Homer began making watercolors professionally in 1873, prompted by the medium’s rising popularity. His works from that decade are often redolent of romance, but they counter easy sentimentality with their summary technique and a lack of clear narrative. During his stay in England (1881–82), Homer made many more watercolors than oils, winning critical and commercial success with them. Later in life, he painted watercolors while on his frequent travels, often using startling perspectives or color schemes that reflect both popular illustration and Japanese aesthetics at the same time as they reveal his increasingly unconventional way of responding to the world. Between 1873 and 1905 Homer made nearly seven hundred watercolors, transforming the medium and his artistic achievement as a whole. “You will see,” he said, “in the future I will live by my watercolors.”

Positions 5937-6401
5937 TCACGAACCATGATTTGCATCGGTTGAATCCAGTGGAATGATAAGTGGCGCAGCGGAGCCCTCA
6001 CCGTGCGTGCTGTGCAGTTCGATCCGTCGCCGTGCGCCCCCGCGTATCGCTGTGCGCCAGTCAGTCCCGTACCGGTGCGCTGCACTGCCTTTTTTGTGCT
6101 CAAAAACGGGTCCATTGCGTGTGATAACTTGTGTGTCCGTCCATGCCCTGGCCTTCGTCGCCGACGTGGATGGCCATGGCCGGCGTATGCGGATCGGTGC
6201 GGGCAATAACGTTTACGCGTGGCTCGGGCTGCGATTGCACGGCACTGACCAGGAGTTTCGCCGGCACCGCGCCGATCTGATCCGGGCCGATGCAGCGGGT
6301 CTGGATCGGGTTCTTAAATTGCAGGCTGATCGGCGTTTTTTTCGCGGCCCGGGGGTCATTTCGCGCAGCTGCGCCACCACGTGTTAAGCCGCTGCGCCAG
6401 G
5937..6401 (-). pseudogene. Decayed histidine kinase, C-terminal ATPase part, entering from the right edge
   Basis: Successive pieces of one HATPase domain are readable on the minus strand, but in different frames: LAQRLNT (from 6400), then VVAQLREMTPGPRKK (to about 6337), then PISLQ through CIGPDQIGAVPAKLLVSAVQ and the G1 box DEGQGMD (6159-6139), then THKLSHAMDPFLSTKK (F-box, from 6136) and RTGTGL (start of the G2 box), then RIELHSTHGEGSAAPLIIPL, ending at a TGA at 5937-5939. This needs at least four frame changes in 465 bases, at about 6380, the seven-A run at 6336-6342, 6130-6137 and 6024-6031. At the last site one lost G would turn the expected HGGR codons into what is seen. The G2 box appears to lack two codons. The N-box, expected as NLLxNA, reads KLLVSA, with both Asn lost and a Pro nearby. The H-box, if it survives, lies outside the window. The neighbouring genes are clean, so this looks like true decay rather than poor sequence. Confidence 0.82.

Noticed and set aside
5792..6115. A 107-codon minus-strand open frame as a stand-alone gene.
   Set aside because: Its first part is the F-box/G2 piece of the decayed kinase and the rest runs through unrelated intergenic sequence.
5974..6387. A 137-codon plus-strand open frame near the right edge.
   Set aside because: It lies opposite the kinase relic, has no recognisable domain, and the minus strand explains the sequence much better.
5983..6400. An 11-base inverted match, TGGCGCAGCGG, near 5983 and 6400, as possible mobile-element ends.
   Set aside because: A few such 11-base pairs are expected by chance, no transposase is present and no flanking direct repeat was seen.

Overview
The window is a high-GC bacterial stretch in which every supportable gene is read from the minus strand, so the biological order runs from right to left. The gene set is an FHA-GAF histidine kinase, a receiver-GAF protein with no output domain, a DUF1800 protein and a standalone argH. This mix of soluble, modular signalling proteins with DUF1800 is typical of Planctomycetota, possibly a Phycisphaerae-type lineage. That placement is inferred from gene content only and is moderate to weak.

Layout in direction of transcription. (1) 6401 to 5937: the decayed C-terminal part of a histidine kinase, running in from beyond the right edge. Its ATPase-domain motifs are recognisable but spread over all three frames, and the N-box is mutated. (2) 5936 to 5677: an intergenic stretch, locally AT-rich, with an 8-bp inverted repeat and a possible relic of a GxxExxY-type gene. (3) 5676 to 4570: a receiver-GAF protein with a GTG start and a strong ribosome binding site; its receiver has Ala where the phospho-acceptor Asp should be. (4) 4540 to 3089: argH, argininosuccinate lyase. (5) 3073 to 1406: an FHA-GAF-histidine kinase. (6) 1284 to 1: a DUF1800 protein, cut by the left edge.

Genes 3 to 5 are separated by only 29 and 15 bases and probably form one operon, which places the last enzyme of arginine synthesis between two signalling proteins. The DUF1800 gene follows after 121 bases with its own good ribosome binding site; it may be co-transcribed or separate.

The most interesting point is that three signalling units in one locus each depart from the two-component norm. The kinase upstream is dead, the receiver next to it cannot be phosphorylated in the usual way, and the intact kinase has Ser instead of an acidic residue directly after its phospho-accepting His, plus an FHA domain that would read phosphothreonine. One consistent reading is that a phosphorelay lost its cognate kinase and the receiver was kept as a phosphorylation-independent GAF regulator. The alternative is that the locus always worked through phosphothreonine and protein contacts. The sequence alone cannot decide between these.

Clark purchased his first two Homer watercolors in 1917 and continued acquiring them into the 1950s, assembling an impressive collection of Homer’s work in the medium.
|Fish and Butterflies, 1900|
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